NAEP 2019: Mississippi improvement more impressive under closer examination

Federal officials released results from the 2019 National Assessment of Educational Progress, or NAEP, Oct. 30. The congressionally mandated project administered by the National Center for Education Statistics provides group-level data on student achievement in reading and mathematics for grades 4 and 8.

While last week’s NAEP news was glum nationwide, Mississippi students performed relatively well. You have to dig into the details to see just how well.

First, a bit of backstory.

Mississippi is one of the nation’s poorest states and has the largest African-American student population in the country. The state has ranked at or near the bottom on NAEP scores for many years. Over the past decade, policymakers have adopted several K-12 policies familiar to Floridians: A-F letter grades for schools, a strong emphasis on early literacy, a charter school law and an education savings account program for students with disabilities.

The state’s choice sector went from non-existent to nascent in recent years, although it’s not yet at a scale where it can play more than a complimentary role to the public education system. Yet based on this year’s NAEP, as seen in this crosstab of student race/ethnicity on fourth-grade reading, something seems to have gone very right.

Average scale scores for Grade 4 reading by National School Lunch Program eligibility across race/ethnicity for Mississippi, nation

Free and reduced-price meal eligible white students in Mississippi, as well as free and reduced-price meal eligible black students, outscored their peers by 9 points. Not to be outdone, eligible Hispanic students beat the national average by 15 points. These differences are statistically significant.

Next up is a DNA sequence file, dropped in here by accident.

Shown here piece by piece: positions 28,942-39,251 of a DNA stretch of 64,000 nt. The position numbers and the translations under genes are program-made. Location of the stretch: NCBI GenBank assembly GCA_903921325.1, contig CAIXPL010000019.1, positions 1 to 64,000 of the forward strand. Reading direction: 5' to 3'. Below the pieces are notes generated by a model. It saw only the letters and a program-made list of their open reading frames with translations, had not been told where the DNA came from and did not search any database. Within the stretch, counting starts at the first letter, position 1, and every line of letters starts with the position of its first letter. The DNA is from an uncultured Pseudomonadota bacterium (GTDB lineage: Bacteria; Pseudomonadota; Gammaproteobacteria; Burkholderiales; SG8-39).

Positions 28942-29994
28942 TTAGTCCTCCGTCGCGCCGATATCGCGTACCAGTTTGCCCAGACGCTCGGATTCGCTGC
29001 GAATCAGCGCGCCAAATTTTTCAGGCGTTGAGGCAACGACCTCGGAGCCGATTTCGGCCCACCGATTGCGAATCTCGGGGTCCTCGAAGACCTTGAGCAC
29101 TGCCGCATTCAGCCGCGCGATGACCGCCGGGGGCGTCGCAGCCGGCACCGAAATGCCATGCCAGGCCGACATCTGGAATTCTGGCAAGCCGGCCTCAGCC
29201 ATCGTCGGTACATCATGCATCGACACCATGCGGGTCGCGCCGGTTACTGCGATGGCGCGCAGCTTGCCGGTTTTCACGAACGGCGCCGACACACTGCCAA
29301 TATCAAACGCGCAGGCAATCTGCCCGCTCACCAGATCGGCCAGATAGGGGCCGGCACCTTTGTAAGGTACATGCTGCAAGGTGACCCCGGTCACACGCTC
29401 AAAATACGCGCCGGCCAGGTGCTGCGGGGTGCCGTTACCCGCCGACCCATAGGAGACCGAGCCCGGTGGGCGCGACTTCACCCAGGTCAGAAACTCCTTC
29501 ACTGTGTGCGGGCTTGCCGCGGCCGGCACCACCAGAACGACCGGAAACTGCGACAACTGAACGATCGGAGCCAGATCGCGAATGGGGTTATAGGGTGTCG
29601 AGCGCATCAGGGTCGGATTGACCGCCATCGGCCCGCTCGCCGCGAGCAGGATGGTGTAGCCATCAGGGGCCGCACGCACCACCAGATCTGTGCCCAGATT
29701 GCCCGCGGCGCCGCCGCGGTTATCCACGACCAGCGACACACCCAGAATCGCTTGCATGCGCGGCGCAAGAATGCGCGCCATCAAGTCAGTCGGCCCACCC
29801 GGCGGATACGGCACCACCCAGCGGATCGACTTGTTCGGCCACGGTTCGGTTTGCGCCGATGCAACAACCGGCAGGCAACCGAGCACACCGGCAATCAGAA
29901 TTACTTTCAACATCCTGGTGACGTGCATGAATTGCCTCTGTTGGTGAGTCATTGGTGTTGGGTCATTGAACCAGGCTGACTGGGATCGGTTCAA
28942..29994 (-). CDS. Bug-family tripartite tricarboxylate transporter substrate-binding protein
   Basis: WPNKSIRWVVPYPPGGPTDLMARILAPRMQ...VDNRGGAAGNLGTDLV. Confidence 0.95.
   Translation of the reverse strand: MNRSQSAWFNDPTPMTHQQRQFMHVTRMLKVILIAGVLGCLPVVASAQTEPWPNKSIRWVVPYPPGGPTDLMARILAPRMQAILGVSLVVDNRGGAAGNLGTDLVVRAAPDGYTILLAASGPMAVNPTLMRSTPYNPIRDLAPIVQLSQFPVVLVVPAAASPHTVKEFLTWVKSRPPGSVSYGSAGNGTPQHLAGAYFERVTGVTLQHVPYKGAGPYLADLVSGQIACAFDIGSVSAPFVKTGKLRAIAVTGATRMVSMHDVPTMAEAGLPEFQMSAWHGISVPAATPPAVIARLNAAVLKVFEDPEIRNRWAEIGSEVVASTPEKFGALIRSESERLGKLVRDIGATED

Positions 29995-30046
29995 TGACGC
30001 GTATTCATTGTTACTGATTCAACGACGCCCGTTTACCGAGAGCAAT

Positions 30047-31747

Meanwhile, Mississippi black students who do not qualify for free and reduced-price meals (middle to high income) outscored their peers nationwide by 22 points.

Mississippi didn’t just clobber national averages; the state took it to the nation’s wealthiest states as well. Northeast states (Connecticut, Maine, Massachusetts, New Hampshire, New Jersey, New York, Pennsylvania, Rhode Island and Vermont) have long held the highest NAEP scores, but they tend to hold the same advantaged end of various achievement gaps as wealthy states. Many of those states spend far more per pupil than Mississippi as well.

NAEP allows comparisons not just between states, but also between states and regions. So, here are the trends for fourth-grade reading broken down by student free and reduced-price meal eligibility status.

Back in 2009, students in Northeastern states in both low-income and middle/high income categories were well ahead of that cohort in Mississippi, but in 2019, Mississippi led among low-income students and tied among non-eligible free and reduced-price meal students. Mississippi students progressed from being well behind students in Northeastern states to being virtually tied in both categories on eighth-grade reading over the past decade.

As a relatively late adopter of reform efforts, Mississippi had the chance to learn from earlier successes and earlier mistakes. Alas, there have been more of the latter than the former.

Massachusetts began its reform efforts in 1993 and had the highest scores on all four NAEP exams until 2019. Florida’s scores surged after 1998 with a different, but also multi-faceted set of reforms. Arizona students were unique in achieving statistically significant gains on all six NAEP exams between 2009 and 2015, and Mississippi joined Arizona in that category in 2017.

Initial success does not guarantee sustained success, but for now, Mississippi leads in the academic improvement clubhouse. I hope it continues its success – and that the rest of us can give the state some competition.

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BY Matthew Ladner

Matthew Ladner is executive editor of NextSteps. He has written numerous studies on school choice, charter schools and special education reform, and his articles have appeared in Education Next; the Catholic Education: A Journal of Inquiry and Practice; and the British Journal of Political Science. He is a graduate of the University of Texas at Austin and received a master's degree and a Ph.D. in political science from the University of Houston. He lives in Phoenix with his wife and three children.